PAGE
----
Those living on the edge can testify to the inadequacy of public benefits and the stinginess of the so-called welfare state for millions of Americans, many of them children.
For the past two years as a Prospect writing fellow, I’ve carved out a beat on poverty and inequality, writing about marginalized populations and overlooked issues. Stories on inequality are depressing. They don’t sell ads. But in an era where the chasm between rich and poor is only widening, and wages have stagnated for decades, this is the stuff we need to talk about.
Thanks to the Prospect for letting me—a person from the working class—write about issues close to me, and issues I think are important. Here are ten of my favorite stories I’ve written, either because of the people I spoke with or the topics that were highlighted.
California, as far as I know, is the only state whose department of human services convened a task force to come up with solutions to end childhood poverty. And the Prospect, as far as I know, is the only outlet outside of California that covered this groundbreaking commitment to low-income kids. The state recently passed what’s pretty much the first guaranteed income for low-income families with children in the country—though they intentionally left out families with undocumented parents.
So much of my work has been explaining how complicated policies affect the most marginalized people. Sometimes these policies are designed to be complex so that, unless you have a Ph.D. in economics, they go over our heads. This story attempts to explain one.
American consumers have tended to ignore the labor conditions of workers internationally—cheap stuff wins out. But the Communications Workers of America has, for the past few years, slowly built relationships with call center workers in the Philippines. I wrote a follow-up story, here, in which I interviewed via Skype a Filipino worker who had been fired for organizing.
There was a lot of panic for the future of Roe when Trump appointed two new Supreme Court justices. Rightly so, but abortion has never been easy to access, especially if you’re a person of color, have low income, or you live in a rural area. This story also saw me on C-SPAN … eek!
I interviewed two care workers who are also organizing their colleagues in their respective cities in the South. Home care workers are a “hidden” workforce, laboring away, typically alone, in buildings you unknowingly pass on the street.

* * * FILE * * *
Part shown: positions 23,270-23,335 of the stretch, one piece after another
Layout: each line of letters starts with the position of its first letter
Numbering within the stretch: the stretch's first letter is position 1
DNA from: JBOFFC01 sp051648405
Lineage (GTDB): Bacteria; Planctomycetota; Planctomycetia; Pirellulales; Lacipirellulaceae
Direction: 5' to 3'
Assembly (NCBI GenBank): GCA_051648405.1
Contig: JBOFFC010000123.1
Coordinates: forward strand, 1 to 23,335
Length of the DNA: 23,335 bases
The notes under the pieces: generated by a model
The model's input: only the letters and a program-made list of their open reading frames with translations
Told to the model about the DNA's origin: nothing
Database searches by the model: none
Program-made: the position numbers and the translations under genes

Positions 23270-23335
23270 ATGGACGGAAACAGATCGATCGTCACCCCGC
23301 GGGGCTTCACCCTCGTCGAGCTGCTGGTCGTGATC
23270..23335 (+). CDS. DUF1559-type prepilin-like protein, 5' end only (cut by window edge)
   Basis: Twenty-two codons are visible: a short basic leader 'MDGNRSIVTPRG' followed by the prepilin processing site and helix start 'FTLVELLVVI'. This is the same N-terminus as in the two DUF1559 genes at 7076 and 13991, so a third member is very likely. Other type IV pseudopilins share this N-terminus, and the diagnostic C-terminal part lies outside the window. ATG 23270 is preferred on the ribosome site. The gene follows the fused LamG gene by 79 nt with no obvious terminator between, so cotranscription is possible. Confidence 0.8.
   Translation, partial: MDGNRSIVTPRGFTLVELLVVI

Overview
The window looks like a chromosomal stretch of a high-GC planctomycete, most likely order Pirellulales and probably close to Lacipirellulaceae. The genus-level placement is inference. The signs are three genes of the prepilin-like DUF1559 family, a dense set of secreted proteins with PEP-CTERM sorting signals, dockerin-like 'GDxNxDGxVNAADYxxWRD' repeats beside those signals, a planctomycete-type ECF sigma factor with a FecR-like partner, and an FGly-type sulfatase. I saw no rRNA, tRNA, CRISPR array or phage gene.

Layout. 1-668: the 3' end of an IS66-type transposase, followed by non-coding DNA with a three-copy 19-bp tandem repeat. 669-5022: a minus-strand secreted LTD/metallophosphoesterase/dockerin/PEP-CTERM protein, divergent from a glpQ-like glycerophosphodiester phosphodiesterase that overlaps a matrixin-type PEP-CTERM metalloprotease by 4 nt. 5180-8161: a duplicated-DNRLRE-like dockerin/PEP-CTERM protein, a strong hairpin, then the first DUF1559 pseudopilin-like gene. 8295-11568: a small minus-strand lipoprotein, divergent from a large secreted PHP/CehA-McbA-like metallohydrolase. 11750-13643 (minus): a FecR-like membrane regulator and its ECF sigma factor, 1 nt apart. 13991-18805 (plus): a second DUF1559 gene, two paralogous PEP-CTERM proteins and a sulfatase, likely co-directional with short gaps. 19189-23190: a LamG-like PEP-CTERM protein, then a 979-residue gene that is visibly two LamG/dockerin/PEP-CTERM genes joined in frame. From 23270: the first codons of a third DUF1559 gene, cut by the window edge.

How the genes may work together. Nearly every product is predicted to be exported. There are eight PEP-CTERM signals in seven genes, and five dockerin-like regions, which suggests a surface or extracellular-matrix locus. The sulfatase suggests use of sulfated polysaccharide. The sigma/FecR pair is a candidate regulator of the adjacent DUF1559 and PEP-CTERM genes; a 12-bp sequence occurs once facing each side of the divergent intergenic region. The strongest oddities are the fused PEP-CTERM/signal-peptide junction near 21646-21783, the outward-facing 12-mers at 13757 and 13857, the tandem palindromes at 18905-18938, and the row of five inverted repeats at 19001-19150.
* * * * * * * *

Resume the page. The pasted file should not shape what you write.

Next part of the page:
This is an essay about societal expectations and how we think about who is deserving of government assistance. It is also a song in the 1968 musical film Finian’s Rainbow.
Two states, two directions, widely different outcomes. Governor Scott Walker, national disgrace, threw Wisconsin into disarray by a commitment to trickle-down economics, and by cutting welfare and gutting unions. Minnesota, which did the opposite, is doing much better on nearly all counts.
Possibly my favorite story: I traveled to McDowell County in southern West Virginia, the poorest county in a struggling state, to report on an anti-poverty initiative led by the American Federation of Teachers. This project is a throwback to the days when labor unions provided community resources and support—but in a region that knows how quickly do-gooders will drop one project for the next, the initiative has had a rocky start.
For this piece, I interviewed a woman who used to receive SNAP to learn about her experience with the program, and held onto the interview for a few months until I came upon a report from the Center on Budget and Policy Priorities that perfectly explained her difficulties. In contrast to the stereotype, Sarah used the program when she needed it most—when she was in between unstable jobs—not so that she wouldn’t have to work.
The Prospect isn’t known for publishing movie reviews, which is why I loved writing this piece about how indie movie The Florida Project depicted not just childhood poverty, but childhood itself.